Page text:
Toffler seems to enjoy his work, and who can blame him? “I see people coming up to the counter and they’re happy,” he says. “It’s not like they’re going to the bank!”
During the presidential campaign of 2008, Toffler felt lucky that the Republican tour bus pulled over in Cedarburg and the candidates stopped at his place for lunch. With a chuckle, he recounts how Cindy McCain insisted that her husband opt for the lower-fat sherbet, while vice-presidential candidate Sarah Palin chose Moose Tracks; an appropriate choice for the governor of Alaska.
For the rest of us, The Chocolate Factory offers up to 26 flavors, and is road-testing a soy-based option.
New kid on the block
Many westside parents have been dragged by drooling children into the Baskin Robbins parlor for a sugar and cream fix, and I haven’t noticed any of them complaining. But now there is a slightly more elegant, grown-up option in the area. Cold Spoons Gelato graces Vliet St. with contemporary orange awnings and cool customers (literally) savoring scoops on sidewalk benches. Across the street from the restaurant scene’s relative newcomer, Meritage, this gelato parlor is a welcome addition to the Washington Heights neighborhood. Owners Sandy Murphy and Brett Swider make 25 flavors on site, including a soy-based vegan option.
Bay View’s capitol idea
If you live in this south side neighborhood, you’re in luck. Babe’s Ice Cream and Desserts on KK gets its pints and quarts from The Chocolate Shoppe in Madison and one Outpost staffer told me it’s Good! – with a capital G.
It certainly wins the vote in Madison. In 1962, Chuck and Nancy Deadman opened their Chocolate Candy and Ice Cream store, with 19 flavors of homemade good stuff. The ice cream became a Madison staple, popular with customers and restaurants alike, and the store eventually switched focus and became Chocolate Shoppe Ice Cream.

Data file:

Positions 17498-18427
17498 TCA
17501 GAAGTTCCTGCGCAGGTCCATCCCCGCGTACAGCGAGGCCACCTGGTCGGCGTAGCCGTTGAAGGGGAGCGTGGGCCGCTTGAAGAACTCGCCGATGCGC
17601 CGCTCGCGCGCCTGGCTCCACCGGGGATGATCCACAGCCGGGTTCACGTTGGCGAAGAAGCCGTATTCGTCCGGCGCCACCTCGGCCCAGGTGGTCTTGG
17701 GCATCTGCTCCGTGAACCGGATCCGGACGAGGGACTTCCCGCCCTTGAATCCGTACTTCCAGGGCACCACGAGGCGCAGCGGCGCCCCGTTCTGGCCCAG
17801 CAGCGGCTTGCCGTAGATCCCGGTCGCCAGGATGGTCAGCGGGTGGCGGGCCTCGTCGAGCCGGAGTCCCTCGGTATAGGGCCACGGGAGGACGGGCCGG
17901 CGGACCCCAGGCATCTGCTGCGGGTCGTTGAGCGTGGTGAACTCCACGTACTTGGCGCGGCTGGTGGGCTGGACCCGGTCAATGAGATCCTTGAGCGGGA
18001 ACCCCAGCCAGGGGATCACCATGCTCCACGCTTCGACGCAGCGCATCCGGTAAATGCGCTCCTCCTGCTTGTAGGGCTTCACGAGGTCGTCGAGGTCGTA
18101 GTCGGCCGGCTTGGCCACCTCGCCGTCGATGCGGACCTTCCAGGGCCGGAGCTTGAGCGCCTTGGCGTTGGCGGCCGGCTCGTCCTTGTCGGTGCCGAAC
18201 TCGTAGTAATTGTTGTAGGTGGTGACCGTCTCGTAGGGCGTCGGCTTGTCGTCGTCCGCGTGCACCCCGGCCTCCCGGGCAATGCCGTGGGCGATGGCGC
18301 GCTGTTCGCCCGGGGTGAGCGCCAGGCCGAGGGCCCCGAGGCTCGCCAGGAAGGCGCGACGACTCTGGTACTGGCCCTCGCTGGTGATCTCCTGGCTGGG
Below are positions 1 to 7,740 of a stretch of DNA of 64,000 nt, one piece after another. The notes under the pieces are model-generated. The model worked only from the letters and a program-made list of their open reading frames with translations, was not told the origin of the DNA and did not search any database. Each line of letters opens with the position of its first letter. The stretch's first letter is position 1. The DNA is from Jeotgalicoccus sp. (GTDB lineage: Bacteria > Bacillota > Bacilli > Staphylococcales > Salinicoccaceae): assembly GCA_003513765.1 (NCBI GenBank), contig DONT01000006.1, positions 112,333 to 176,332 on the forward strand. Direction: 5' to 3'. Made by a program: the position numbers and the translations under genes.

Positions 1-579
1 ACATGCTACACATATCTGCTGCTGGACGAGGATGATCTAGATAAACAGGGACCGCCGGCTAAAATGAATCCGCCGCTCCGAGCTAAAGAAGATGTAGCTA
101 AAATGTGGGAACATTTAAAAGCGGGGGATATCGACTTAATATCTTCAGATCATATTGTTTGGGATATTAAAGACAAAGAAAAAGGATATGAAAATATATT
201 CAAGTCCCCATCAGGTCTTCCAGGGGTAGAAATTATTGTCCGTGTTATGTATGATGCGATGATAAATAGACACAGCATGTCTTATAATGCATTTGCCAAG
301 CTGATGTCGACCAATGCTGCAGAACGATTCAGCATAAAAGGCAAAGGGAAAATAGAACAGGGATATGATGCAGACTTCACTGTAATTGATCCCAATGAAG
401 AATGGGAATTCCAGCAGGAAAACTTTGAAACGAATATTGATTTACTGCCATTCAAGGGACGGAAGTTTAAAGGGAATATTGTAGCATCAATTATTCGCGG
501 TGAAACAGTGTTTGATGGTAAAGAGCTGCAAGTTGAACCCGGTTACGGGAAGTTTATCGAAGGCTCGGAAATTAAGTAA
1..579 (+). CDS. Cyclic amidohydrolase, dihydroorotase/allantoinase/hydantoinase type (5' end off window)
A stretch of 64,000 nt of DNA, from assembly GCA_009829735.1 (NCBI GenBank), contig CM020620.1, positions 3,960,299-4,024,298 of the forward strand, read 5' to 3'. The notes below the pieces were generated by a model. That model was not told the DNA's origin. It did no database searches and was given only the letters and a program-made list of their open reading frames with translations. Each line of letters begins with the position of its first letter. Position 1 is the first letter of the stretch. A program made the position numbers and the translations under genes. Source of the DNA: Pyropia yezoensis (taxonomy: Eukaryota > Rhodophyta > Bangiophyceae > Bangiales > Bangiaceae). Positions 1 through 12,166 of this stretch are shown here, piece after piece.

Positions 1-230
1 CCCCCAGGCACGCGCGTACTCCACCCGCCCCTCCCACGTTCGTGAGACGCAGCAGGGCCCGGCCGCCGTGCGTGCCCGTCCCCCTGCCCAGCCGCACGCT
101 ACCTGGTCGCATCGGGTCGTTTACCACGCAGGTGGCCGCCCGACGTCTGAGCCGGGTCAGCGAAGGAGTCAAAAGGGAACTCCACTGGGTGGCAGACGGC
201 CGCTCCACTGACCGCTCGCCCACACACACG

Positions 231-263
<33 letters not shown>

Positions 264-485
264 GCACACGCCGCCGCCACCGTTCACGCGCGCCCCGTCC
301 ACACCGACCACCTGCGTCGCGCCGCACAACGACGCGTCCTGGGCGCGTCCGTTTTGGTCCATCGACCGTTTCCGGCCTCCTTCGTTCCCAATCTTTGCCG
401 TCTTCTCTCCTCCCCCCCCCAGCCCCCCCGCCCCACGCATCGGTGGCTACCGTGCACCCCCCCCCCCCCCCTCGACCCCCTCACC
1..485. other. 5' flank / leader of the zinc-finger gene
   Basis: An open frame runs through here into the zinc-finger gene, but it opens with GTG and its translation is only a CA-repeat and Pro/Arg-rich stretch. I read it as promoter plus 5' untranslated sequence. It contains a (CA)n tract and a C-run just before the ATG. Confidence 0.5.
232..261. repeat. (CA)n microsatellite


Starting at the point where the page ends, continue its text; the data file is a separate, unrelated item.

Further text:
Today, Chuck Jr. and brother Dave now run the business, which includes three retail stores in Madison and a manufacturing plant where they make a whopping 110 flavors.
Want some of the good stuff to take home? We can help with that. Outpost stores are outposts (naturally) for Castle Rock Creamery in Osseo, near Eau Claire. Castle Rock ice cream is organic, made with natural ingredients and we think it rocks.
A fifth-generation, sustainable, certified organic farm, Castle Rock blends organic cream, milk and other natural ingredients to make their quarts and half gallons, and they’re proud to say their contented cows lead relaxing lives, grazing on green pastures. The cows are not given hormones or antibiotics. If a cow gets sick, Castle Rock farmers say they treat her with homeopathic methods.
An age old recipe yields sweet cream, vanilla and molasses chocolate chip, with more flavors in the planning stage.
Obviously, Milwaukeeans have no shortage of places to go for a cone of ice cream, a scoop of custard, or a spoonful of gelato, and we could not have mentioned them all here. But these are the ones that received a nod from the foodies on our staff, and we’re delighted to have spent a moment just pondering the goodness of it all.
What’s your poison?
We asked a few well-known Milwaukeeans to name their favorite ice cream flavor and were delighted to receive responses from some very busy people. It seems there’s always time for ice cream.
Milwaukee Mayor Tom Barrett
: Mint chocolate chip
Journal Sentinel Editor Marty Kaiser: Coffee
Milwaukee Chief of Police Edward Flynn: Dark chocolate (apparently difficult to find)
American Idol contestant Danny Gokey : Butter pecan
Pat McCurdy (musician): Mint chocolate chip
Paul Cebar (musician) : Cinnamon (Leon’s), Mango (Maharaja), Green tea (Nanakusa)